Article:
The old management adage “You can’t manage what you don’t measure” is applicable to the field of clinical laboratories. Quality in laboratory medicine can be improved upon without being measured, for example, by introducing new technologies or more effective tests. Yet measurement itself is of fundamental importance in achieving improvement . In laboratory medicine, the measurement of analytical quality through internal quality control and external quality assessment programmes has led to a significant improvement in accuracy in terms of both precision and trueness . However, in the last few decades, a large body of evidence has demonstrated the high vulnerability of the pre- and post-analytical phases . This finding depends on numerous factors, including the complexity of the processes entailed, limited automation and standardization, and the involvement of different health care operators at the interface between laboratories and clinical practices . In this context, a pressing issue is the lack of valuable quality indicators for evaluating, monitoring and improving the extra-analytical phases .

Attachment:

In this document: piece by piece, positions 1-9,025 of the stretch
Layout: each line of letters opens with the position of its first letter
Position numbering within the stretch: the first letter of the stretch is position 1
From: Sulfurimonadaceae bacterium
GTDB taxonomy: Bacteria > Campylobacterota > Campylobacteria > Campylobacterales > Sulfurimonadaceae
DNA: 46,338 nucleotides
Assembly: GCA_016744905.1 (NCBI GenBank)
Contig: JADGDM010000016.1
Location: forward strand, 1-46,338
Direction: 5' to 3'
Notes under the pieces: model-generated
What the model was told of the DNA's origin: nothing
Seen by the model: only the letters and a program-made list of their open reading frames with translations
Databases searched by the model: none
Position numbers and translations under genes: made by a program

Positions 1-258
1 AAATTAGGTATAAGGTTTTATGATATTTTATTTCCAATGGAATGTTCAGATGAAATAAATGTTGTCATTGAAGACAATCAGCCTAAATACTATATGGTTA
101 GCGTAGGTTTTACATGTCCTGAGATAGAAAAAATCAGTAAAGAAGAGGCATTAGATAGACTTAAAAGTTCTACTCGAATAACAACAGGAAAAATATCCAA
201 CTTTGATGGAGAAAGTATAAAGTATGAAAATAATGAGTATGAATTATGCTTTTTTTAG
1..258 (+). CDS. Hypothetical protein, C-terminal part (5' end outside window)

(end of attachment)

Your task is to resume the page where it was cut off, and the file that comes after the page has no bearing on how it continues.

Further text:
Quality indicators (QIs) have been explicitly defined as measurable items pertaining to processes and/or outcomes allowing the measurement of quality of care and services . According to the definition of quality of care made by the Institute of Medicine, a QI is a tool enabling the user to quantify the quality of a selected aspect of care by comparing it with an appropriate criterion . In order to promote measurement and improvement programmes, quality indicator data should be collected over time to identify, correct, and continuously monitor performance and patient safety by identifying and implementing effective corrective and preventive interventions in the total testing process (TTP). According to the latest version of the International Standard for clinical laboratory accreditation (ISO 15189:2012), “quality indicators can measure how well an organization meets the needs and requirements of users and the quality of all operational processes”. In addition, the document specifies that: “the laboratory shall establish QIs to monitor and evaluate performance throughout critical aspects of pre-examination, examination and post-examination processes” . Implementing QIs is therefore a pre-requisite for being accredited, as the reported requirements highlight the importance of these tools for measuring and improving not only analytical but also extra-analytical processes. The question, indeed, is not whether QIs should be implemented, but which QIs should be used, and how they should be measured. Any clinical laboratory should select and use its own list of QIs for “in-house quality improvement programs”, but by doing so they miss the opportunity to use QIs for two other main goals. The first, most interesting goal is to provide an objective benchmark between different laboratories, thus allowing the comparison of performances in the extra-analytical phase. The data thus obtained should be part of effective external quality assessment (EQA/PT) programmes that aim to evaluate all steps of the TTP. The second goal is to provide interested stakeholders, including physicians, patients and administrators, with a source of objective information on the total quality of laboratory services.